Female impalas form clans that can consist of 6-100 individuals. Male impalas can live in the herd until they are about 4 years old, at which point they are driven out and may join a bachelor herd. Asserting their dominance is very important to males, especially during the breeding season. A male’s dominance status is signaled by a strong-smelling secretion from the skin on his forehead. They may also challenge each other by head-tossing or showing off their S-curved horns. Female impalas give birth to a single fawn per season after a 6-7 month gestation, although she can delay the birth by up to a month if conditions are not favorable.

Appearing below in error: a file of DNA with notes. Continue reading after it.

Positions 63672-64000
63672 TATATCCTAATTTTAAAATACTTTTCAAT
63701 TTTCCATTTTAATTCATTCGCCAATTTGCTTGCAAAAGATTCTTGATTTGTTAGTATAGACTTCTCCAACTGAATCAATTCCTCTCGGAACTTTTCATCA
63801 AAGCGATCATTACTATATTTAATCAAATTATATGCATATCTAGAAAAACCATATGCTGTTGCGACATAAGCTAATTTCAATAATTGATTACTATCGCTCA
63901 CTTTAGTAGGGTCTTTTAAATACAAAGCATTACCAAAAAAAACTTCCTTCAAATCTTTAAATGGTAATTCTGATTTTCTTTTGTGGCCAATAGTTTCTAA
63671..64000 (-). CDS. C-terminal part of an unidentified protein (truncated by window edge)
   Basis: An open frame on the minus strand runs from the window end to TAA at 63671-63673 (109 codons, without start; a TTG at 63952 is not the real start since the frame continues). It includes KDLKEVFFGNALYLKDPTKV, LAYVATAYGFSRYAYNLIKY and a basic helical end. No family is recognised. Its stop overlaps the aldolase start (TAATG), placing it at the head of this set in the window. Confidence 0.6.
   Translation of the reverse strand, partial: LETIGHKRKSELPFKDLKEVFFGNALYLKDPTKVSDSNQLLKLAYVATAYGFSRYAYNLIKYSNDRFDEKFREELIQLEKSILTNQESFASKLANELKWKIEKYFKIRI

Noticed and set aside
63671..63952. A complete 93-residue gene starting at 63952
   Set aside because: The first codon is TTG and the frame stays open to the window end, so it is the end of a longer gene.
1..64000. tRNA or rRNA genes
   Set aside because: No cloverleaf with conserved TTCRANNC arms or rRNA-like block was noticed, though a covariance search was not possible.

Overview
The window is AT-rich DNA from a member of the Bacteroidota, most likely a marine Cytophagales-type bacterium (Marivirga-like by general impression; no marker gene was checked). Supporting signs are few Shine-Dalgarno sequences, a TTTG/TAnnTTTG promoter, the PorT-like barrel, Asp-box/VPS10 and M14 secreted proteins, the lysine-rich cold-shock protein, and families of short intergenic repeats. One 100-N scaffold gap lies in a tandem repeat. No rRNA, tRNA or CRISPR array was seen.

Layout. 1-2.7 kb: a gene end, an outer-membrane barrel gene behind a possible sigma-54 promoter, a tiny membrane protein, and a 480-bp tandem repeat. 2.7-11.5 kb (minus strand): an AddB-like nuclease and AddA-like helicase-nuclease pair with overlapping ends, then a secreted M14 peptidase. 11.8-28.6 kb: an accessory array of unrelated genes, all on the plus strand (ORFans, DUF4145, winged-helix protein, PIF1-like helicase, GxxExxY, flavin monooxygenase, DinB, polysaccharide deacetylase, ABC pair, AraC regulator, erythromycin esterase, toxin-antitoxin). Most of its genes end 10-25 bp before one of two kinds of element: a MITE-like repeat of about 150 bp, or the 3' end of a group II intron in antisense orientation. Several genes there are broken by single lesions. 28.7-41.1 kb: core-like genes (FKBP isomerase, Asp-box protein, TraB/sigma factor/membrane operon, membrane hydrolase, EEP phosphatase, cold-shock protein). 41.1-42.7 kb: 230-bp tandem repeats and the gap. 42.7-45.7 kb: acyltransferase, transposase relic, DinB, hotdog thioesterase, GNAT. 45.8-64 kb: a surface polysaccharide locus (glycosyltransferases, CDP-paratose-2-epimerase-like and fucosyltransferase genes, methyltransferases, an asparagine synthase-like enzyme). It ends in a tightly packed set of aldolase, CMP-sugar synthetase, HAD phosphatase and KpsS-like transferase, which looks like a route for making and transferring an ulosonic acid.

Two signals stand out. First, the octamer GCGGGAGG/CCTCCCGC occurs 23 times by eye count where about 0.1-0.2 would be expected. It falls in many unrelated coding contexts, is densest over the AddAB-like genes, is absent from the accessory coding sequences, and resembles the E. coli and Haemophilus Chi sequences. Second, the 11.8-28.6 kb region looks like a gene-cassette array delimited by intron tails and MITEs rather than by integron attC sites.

Distribution: Light woodlands and savannas in southern and eastern Africa.
Diet in the Wild: Grasses and shrubs
Diet at Caldwell Zoo: Grain, hay and varied fruits and vegetables
IUCN Red List Status: Least concern, population stable
If an impala in a herd senses a threat, it sounds a warning bark. Upon hearing this, the entire herd will flee, with individual impalas scattering chaotically in various directions to confuse any predators attempting to prey upon them.
Impalas are great jumpers. They are able to leap horizontal distances of up to 33 ft (10 m) and can jump a vertical distance of 10 ft (3 m) into the air.